Lori McCarthy:

One of the things I’ve noticed, well, that has change too, is how we handle these meats and how we store them. For example, that story exactly, right? When we-

Hank Shaw:

Do they do that in Canada?

Lori McCarthy:

What’s that?

Hank Shaw:

Soak venison or other meats in ice water.

Lori McCarthy:

Never heard of it. Not say it don’t happen, now, but I never heard of it.

Hank Shaw:

Okay. It’s a Southern thing.

Lori McCarthy:

Okay. But here you take a bunch of birds, and they’re thrown in the back of the truck and it’s all about how it was taken care of, right? I mean, you’re getting just people out there now getting into all kinds of hanging the bird with the gut in and letting it cure and letting it… Whatever the process is. But lots of times here, like the cleaning of it was also about when it was done properly was about removing all that fat, right? So lots of times, I mean, it’s a total preference, right?

But for instance, like the eider ducks, right? You can skin them and take all the yellow fat off and they tastes like muscles. But lots of times if you leave it on and then they’re in the fridge for a couple of days or their froze and thawed and in the back of a truck. It’s probably, for us, the three of us who have come from kitchen backgrounds, we know how much the handling and taking care of the meet every step of the way makes all the difference.

Look, when I cook moose for people now, it’s, “My God, I never knew it could taste like that.” I’m like, yeah, because the only way you’ve ever had it, I mean, it could have been hung up at a shed for two weeks in not so cold weather and the same with the birds. There’s a lot of education now around how to handle the birds every step of the way, and I think that’s really made a difference.

Hank Shaw:

I think so, too. And look, we’re going to get into some field tips in a minute, but before we close out the variability piece, one of the things that I noticed and I have noticed over the 20 some odd years I’ve been cooking game is you become a student of any given animal, in the sense that I can look at a bunch of squirrels and like, “Okay, well, this one’s fat and this one’s not fat. This one’s older.” A fox squirrel may be significantly fatter than an eastern gray squirrel, and this duck versus that duck. You develop a mental picture of how this present is going to be once it’s unwrapped, whether it’s skinned or plucked. And you end up thinking about a specific dish for X or Y animal in the process of cleaning it, essentially.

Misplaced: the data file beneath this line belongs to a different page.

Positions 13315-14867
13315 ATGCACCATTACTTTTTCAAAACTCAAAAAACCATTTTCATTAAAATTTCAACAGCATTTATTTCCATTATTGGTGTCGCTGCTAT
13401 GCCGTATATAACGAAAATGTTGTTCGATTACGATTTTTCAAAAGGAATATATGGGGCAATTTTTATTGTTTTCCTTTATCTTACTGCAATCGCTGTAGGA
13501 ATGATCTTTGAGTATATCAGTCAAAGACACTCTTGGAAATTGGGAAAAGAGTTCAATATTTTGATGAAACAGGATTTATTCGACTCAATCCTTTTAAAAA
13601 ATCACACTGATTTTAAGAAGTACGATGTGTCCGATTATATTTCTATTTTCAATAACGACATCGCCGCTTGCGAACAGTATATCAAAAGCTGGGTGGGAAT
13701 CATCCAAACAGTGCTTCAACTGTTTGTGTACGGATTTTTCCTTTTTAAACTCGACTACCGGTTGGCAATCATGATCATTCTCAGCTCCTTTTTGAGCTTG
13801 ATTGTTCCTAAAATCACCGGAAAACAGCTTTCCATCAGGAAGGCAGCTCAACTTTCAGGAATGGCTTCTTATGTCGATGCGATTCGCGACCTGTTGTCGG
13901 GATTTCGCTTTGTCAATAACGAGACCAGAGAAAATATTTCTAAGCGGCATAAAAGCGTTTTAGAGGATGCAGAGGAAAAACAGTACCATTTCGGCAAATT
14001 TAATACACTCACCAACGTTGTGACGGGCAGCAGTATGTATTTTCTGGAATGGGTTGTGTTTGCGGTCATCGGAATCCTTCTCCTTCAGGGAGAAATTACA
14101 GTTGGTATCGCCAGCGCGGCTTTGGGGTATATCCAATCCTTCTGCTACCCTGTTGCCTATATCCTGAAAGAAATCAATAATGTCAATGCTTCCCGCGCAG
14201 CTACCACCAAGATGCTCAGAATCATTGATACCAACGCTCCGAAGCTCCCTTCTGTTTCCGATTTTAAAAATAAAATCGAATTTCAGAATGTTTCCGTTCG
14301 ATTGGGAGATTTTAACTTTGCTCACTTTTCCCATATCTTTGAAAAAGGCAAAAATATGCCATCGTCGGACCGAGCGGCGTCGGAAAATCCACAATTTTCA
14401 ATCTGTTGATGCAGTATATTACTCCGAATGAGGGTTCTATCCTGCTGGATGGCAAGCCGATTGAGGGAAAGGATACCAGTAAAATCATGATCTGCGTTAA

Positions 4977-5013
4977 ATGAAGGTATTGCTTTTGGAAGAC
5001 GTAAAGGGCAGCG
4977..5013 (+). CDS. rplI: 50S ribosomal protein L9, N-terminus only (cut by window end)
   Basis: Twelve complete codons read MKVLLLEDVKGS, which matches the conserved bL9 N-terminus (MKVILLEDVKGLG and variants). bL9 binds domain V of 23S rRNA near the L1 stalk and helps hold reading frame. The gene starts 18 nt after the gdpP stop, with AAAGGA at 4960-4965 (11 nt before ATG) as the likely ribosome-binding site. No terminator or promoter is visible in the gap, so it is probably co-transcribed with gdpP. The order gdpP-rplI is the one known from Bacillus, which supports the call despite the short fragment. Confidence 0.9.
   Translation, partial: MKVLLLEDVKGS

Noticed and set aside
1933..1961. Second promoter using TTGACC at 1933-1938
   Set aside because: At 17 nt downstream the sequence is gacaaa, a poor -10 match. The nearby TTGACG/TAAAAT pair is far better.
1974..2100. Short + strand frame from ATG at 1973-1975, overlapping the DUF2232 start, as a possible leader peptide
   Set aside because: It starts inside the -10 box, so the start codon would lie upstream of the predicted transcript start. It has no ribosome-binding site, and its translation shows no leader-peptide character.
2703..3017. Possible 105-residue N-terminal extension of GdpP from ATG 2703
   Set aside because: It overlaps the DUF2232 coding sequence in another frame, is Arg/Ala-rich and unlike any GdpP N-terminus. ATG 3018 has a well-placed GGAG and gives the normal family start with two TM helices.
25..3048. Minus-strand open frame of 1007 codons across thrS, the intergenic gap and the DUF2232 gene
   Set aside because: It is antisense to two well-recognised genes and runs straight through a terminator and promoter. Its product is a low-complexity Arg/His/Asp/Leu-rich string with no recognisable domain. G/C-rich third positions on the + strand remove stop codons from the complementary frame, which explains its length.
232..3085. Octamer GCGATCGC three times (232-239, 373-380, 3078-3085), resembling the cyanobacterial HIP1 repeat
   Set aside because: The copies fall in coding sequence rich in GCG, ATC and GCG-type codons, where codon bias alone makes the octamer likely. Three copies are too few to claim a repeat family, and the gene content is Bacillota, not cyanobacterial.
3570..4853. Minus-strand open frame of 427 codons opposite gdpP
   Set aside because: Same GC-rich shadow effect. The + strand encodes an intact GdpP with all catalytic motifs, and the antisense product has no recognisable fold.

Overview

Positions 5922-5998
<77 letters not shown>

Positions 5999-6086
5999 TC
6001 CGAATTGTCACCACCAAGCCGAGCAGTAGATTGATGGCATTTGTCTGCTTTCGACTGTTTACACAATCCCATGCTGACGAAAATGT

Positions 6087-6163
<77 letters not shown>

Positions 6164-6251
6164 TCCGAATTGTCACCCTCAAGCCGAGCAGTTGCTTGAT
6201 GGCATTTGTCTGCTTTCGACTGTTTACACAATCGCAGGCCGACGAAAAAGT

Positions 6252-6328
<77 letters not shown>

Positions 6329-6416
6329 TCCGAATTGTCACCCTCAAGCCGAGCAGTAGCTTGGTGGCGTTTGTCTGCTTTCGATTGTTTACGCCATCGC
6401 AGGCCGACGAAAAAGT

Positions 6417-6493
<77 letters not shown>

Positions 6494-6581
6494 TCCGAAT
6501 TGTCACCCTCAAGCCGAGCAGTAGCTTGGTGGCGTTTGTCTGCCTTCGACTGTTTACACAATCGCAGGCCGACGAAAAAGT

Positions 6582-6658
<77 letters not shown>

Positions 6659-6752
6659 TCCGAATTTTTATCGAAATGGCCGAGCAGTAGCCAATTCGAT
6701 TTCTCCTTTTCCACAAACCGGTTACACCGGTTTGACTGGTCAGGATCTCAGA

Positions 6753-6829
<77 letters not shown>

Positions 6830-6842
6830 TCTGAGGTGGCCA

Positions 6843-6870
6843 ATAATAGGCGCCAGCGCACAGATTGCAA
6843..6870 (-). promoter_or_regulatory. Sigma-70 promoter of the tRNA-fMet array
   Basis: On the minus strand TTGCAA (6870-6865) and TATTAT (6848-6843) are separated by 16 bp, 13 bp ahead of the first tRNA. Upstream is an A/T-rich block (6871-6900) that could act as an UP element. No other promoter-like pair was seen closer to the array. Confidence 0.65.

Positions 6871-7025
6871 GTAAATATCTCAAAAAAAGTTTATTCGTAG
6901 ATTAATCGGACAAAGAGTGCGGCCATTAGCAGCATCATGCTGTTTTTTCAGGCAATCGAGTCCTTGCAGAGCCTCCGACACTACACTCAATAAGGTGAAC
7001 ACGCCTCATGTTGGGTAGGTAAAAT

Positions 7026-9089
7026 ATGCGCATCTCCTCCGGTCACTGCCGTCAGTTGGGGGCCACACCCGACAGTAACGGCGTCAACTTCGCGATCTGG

So, if you end up with half a dozen Canada geese, well, A, some Canada geese might’ve been shot up, so that’s going to be a whole different bucket from the ones that you pluck. B, you could shoot a young one and a young one, you could do a roast goose sort of English or German style with that. And old one… My point is that you get to know, “Well, this is a young one,” or, “That is an old one,” and this is true with rabbits as well.

You can pretty successfully age snowshoe hares, and regular hares. I don’t know about Arctic hares, but I can’t see why not. By looking A, at the teeth, old teeth look like old teeth and looking at the ears too. You can tear the ears with your fingers on a young Lagomorph of any kind. So whether it’s a cotton tail or a hare. You have a hard time tearing the ears off of older individuals.

Lori McCarthy:

I never knew that. Cool.

Hank Shaw:

Yeah. And you can look at the covert feathers on any given bird and every bird that I know of, now, there could be some that don’t do this, but the younger the year of any given species of waterfowl and most upland birds, you look at their shoulders. You look at the feathers on their shoulders. Younger birds have a buffy or a lighter colored band on the end of those particular feathers. So if it’s a gray bird of whatever species, and you look at the set of feathers on the shoulders and they’re gray all the way to the ends, that’s an adult bird. But if they’re gray for the most part, and there’s a little bit of kind of a… typically it’s tan or buffy, but it can be other colors. Can just be a lighter version of what that bird should be, much like when you gather spruce tips or fir tips, you know that the young ones are lighter in color.

It’s the same concept. Then that is a young of the year bird, and then that goes into a different mental bucket of how I’m probably going to cook it. So you get all of this different chaotic variables that stress people, because they’re so used to cooking farmed meats where… This is the thing where with sous vide… I mean, I’d be interested to hear you guys’ concept on sous vide, too. I have moved far, far away from it after having experimented with it about seven or eight years ago. In the sense that, because of this chaos and because of this variability, the only way to really check X, Y, or Z to make sure that it’s not overdone, because I don’t know about you, but I have had some distance gusting sous vide game that has been cooked for hours and hours and hours because people erroneously think that if you cook something at 140 degrees Fahrenheit, well, it’s not going to over cook.

This is never going to get above 140 degrees Fahrenheit. Well, dude, if you put that elk backstrap in for seven hours at 140 degrees, you’re going to be able to eat it with gums. This happened in my book tour for the venison book. And so, my issue with sous vide is that it can be useful in certain circumstances, but because of the chaos that we deal with, with true wild game, the only way to truly check it is to open that bag, and no one does that.

So, I have moved away from that method. It’s also a case where I’m a good enough cook where I don’t need it anymore. There’s one exception, which I want to put out there is with black bear or black bear meat, because of the concept of trichinosis. You can pasteurize say a black bear backstrap at 140 degrees Fahrenheit for a couple of hours where you can eat medium, cooked, medium bear and not get trichinosis because of that pasteurization process. That’s the only 100% I’m always going to do that, place where I’m going to use sous vide, everywhere else I’m like, “Eh, I can cook it better in a pot or in a pan,” but I’d like to hear you guys’ perspective. Because I know you use sous vide, Wade.